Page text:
As of April 22, 1944, children began to arrive in Spain; the JDC took credit for their escape through the Pyrennes. Norweb conveyed a message from Joseph Schwartz (the JDC rep. in Lisbon) to Moses Leavitt (JDC in NYC): “six children arrived in Spain as first group and more are expected to follow...guides arranged by us brought them thru Pyrennes and they are now in our care in Barcelona...will attempt to provide children with visas under US commission plan or, in case of those having close relatives there or preferring Palestine, certificates for Palestine." On May 1, Hull relayed a message from Pehle to Robert Dexter (the WRB rep. in Lisbon) that the World Jewish Congress (and its rep. Isaac Weissman) should cooperate with the Joint Distribution Committee and its representative Joseph Schwartz. In his cable to Robert Dexter, Pehle argued that the rescue program would be "greatly endangered" and fewer lives saved if these two organizations (one Zionist and one not) would not cooperate. In addition, Pehle made implicit reference to Palestine when he stated that the "problem" of where the children would go, should only be decided once they had been saved.
Norweb to Cordell Hull, conveying a message from Joseph Schwartz to Moses Leavitt, Cable no. 1214, April 22, 1944, WRB, Box 46, File 15.
Hull to Norweb (relaying message from Pehle to Dexter), at the American Legation in Lisbon, Portugal, cable no. 1229, May 1, 1944, WRB, Box 46, File 15.
Joseph Schwartz (JDC) in Lisbon sent a cable to Moses Leavitt (JDC) in NYC to advise him that the World Jewish Congress representative (probably Isaac Weissman) had set up "separate relief child care facilities for children who may arrive from France." Schwartz seemed alarmed since this representative refused to "avail himself of existing facilities"; Schwartz explained that the "alleged" reason for this was that the JDC opposed the children's immigration to Palestine. In addition, this representative was claiming that he had "authorization" from his central office in New York, even though Arieh Tartakower (the director of relief/rehabilitation of the WJC in New York) told Schwartz that this was not true. No children had yet arrived, but these arrangements were causing "confusion" for the embassies and community members. He asked Leavitt to "clarify with World Jewish Congress," exactly what their plans were. This demonstrates that the organizations themselves believed their work to be in conflict. The WJC set up separate facilities (thus creating competition over the same population of children refugees) and claimed it was because the JDC opposed immigration to Palestine.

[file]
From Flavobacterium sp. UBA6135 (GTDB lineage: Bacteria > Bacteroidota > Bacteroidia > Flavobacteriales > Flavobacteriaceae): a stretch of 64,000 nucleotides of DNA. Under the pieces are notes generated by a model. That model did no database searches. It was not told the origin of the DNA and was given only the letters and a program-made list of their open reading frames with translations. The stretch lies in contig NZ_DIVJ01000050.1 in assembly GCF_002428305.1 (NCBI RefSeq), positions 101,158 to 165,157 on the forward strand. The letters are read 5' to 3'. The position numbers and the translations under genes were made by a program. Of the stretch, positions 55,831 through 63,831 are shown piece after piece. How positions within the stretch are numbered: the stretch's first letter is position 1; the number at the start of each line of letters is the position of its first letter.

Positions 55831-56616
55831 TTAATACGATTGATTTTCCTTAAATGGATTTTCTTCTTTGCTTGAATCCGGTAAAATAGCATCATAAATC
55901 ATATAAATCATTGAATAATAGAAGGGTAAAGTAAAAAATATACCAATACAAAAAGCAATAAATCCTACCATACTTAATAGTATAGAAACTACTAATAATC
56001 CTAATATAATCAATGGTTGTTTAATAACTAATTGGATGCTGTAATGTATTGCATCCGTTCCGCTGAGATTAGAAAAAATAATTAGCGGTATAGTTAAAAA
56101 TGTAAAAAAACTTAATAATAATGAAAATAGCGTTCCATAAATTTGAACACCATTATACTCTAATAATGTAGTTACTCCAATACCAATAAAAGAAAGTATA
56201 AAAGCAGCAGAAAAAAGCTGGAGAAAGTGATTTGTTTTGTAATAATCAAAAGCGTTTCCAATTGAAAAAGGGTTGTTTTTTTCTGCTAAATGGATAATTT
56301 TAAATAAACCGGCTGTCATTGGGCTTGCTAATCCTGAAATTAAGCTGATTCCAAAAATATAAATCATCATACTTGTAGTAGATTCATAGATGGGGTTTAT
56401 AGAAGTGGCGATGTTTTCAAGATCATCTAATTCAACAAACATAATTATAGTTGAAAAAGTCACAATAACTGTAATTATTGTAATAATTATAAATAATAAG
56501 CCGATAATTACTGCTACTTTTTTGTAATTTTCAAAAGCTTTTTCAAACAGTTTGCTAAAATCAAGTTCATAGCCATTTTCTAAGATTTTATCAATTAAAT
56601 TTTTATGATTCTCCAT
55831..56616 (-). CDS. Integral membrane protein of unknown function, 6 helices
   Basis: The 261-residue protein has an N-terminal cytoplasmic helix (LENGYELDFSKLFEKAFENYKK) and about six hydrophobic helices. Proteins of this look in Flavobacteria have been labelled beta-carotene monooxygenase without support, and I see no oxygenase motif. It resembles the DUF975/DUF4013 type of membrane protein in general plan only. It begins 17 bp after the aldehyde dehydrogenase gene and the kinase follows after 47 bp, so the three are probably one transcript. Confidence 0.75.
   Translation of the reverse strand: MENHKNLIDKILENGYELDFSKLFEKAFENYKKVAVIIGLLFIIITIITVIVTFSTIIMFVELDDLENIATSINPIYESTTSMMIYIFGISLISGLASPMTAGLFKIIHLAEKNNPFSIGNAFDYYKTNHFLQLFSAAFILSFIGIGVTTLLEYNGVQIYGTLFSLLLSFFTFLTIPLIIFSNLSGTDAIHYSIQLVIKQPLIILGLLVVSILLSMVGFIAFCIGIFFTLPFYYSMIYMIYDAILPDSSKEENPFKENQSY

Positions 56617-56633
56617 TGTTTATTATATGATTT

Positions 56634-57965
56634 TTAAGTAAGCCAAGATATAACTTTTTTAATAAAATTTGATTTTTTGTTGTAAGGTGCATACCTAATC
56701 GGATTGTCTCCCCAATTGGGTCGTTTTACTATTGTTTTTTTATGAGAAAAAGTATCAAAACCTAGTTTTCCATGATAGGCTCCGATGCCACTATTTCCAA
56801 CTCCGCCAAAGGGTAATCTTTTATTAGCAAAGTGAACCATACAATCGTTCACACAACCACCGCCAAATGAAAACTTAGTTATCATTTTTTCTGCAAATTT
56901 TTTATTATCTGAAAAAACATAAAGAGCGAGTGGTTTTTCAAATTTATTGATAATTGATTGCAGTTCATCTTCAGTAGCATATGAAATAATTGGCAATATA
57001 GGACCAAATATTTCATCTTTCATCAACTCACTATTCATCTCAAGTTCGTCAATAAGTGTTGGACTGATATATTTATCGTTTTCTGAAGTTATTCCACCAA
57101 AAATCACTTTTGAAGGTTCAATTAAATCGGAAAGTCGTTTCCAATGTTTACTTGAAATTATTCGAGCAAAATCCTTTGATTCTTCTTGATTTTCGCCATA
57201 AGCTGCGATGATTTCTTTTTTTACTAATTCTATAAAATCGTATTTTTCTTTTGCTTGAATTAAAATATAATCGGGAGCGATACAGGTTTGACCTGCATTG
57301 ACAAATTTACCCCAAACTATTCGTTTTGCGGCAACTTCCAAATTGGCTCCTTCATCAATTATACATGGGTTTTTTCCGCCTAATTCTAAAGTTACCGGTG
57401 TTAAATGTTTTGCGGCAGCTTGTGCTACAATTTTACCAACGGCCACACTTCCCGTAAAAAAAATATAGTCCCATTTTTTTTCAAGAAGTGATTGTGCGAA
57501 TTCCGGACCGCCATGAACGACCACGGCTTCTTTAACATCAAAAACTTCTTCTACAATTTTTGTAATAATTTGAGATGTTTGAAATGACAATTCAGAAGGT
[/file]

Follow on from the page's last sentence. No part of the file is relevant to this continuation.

Cable from Joseph Schwartz to Moses Leavitt (JDC in NYC), May 6, 1944, WRB, Box 46, Folder 15.
The WRB was "deeply disturbed" about the "friction" between the JDC and the WJC in Portugal; Pehle feared it would "interfere with the actual rescue of children from France." Pehle asked Robert Dexter to use his power as the WRB representative there to "prevent competitive duplication" since the main goal was the "saving of lives." Pehle additionally stated that while the WRB "appreciated" having Isaac Weissman's (WJC) perspectives, they wanted to hear from Joseph Schwartz (JDC representative) and Dexter. Pehle reiterated that the decision about where to send the children should only be made "after they have been saved." He reminded Dexter that there were 1000 US visas and Canadian visas (number unspecified) available for the children in Spain and Portugal. There were also Palestine certificates available. The last part of the cable emphasized that the WRB would not be financing this rescue or maintenance effort but instead would rely on "private organizations" unless funds were inadequate. Pehle reminded Dexter of the license provided to the JDC to carry out rescue from Portugal and of the substantial funds the JDC had available. The WJC had applied for a similar license, and the WRB had recommended that a license be issued to them.